From: William_J_G Overington (email@example.com)
Date: Fri Aug 06 2010 - 04:03:10 CDT
On Thursday, 5 August 2010, Kenneth Whistler <firstname.lastname@example.org> wrote:
> > I am thinking of where a poet might specify an ending version of a glyph at the end of the last word on some lines, yet not on others, for poetic effect. I think that it would be good if one could specify that in plain text.
> Why can't a poet find a poetic means of doing that, instead of depending on a standards organization to provide a standard means of doing so in plain text? Seems kind of anti-poetic to me. ;-)
Well, I was just suggesting an example. I am not an expert on poetry.
It would not be a matter of a poet depending on a standards organization, it would be a matter of a standards organization noting that adding alternate glyphs to fonts is a modern trend and doing what it can to facilitate access to those alternate glyphs from plain text in a standardized way.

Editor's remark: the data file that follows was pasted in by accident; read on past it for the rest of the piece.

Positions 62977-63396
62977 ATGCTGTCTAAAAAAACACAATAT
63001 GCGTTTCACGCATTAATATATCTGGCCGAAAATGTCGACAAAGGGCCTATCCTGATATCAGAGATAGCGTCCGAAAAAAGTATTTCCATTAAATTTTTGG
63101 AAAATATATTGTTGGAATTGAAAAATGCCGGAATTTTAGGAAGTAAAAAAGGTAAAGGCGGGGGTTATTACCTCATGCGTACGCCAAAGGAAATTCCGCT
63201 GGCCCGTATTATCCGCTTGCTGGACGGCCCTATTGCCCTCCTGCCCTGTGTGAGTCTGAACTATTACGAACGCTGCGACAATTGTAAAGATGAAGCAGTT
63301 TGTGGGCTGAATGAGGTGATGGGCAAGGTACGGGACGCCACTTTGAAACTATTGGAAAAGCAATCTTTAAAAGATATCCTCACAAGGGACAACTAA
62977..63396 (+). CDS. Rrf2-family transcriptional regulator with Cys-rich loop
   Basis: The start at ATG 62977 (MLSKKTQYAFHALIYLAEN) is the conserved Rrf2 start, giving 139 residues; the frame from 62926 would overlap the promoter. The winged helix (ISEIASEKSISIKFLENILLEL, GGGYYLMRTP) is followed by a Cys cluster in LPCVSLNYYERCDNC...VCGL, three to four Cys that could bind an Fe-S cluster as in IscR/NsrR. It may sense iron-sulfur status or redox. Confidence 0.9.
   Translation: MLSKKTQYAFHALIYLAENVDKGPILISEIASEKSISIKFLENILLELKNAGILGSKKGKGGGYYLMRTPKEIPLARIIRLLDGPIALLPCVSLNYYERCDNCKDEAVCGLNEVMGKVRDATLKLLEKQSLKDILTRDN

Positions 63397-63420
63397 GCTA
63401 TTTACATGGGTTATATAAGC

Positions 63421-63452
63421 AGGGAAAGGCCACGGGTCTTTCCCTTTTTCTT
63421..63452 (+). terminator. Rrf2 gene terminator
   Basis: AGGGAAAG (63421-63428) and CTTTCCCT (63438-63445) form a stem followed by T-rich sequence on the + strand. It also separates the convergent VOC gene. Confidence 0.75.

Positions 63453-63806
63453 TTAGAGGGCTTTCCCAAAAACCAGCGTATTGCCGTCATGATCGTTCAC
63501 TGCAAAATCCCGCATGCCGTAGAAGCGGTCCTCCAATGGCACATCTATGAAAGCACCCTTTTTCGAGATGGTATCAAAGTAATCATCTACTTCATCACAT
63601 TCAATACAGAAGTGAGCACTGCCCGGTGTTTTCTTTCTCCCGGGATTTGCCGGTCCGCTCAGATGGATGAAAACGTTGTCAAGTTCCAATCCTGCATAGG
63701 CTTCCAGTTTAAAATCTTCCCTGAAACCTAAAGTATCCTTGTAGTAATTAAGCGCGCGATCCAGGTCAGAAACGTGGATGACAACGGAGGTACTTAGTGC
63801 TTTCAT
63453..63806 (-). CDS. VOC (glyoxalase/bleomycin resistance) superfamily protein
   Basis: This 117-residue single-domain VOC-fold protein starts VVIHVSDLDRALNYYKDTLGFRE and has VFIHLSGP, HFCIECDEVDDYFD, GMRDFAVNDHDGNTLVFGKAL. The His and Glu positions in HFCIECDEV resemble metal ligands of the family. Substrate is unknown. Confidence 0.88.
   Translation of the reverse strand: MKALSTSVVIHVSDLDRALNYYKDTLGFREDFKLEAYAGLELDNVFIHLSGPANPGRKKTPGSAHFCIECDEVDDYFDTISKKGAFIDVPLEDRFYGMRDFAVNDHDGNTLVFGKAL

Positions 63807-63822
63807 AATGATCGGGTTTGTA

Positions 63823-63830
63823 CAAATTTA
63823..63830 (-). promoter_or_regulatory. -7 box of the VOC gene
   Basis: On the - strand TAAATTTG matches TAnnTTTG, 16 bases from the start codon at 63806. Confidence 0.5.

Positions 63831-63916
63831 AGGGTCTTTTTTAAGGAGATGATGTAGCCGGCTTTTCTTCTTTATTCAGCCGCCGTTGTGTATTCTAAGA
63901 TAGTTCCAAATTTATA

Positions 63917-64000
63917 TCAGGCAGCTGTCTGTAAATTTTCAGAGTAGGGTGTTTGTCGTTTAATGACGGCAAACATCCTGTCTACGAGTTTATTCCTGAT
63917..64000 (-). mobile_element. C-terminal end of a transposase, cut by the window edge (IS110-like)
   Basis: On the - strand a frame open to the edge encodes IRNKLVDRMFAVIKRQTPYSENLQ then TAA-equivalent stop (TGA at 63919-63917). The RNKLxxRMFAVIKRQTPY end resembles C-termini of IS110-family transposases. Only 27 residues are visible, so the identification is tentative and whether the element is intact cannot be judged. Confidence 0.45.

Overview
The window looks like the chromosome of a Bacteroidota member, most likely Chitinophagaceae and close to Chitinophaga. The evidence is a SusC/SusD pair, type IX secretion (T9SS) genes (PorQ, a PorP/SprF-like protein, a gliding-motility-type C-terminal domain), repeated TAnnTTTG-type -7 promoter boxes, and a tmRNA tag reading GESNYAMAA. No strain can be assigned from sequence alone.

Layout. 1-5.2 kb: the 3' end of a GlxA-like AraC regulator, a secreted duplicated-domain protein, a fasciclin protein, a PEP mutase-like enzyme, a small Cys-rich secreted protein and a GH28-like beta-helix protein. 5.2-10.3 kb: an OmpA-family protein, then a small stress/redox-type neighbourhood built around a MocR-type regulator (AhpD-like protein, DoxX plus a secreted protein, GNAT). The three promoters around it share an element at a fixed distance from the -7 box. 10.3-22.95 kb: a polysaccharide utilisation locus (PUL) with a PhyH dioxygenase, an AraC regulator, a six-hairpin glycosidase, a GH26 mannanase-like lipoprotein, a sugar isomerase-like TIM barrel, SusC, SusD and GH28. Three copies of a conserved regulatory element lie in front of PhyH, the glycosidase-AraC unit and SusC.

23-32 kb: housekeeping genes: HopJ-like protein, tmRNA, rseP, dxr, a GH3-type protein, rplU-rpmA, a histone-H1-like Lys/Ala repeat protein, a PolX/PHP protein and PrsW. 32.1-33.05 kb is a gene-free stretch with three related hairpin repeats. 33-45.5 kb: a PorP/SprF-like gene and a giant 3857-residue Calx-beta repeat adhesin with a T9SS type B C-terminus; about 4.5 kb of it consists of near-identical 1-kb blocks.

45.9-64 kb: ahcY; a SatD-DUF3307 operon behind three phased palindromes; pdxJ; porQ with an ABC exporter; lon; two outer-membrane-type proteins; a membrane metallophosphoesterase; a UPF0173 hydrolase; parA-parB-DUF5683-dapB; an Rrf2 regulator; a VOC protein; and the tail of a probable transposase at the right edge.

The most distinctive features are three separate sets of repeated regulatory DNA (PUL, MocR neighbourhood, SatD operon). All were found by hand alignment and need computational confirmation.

For example, suppose that an alternate ending glyph for a letter e is desired at the end of a line of a poem. I am thinking that U+0065 U+FE0F could be used to do that.
It seems to me that as U+0065 U+FE0F is presently unused and that there are also other variation selectors not used with U+0065, that it would do no harm and would be useful for U+0065 U+FE0F to be officially standardized as requesting an alternate ending glyph for a letter e, yet using the ordinary glyph of U+0065 of the font if an alternate ending glyph of the letter e is not available within the font.
The standards organizations have a great opportunity to advance typography by defining some of the Latin letter plus variation selector pairs so that alternate glyphs within a font may be accessed directly from plain text.
6 August 2010
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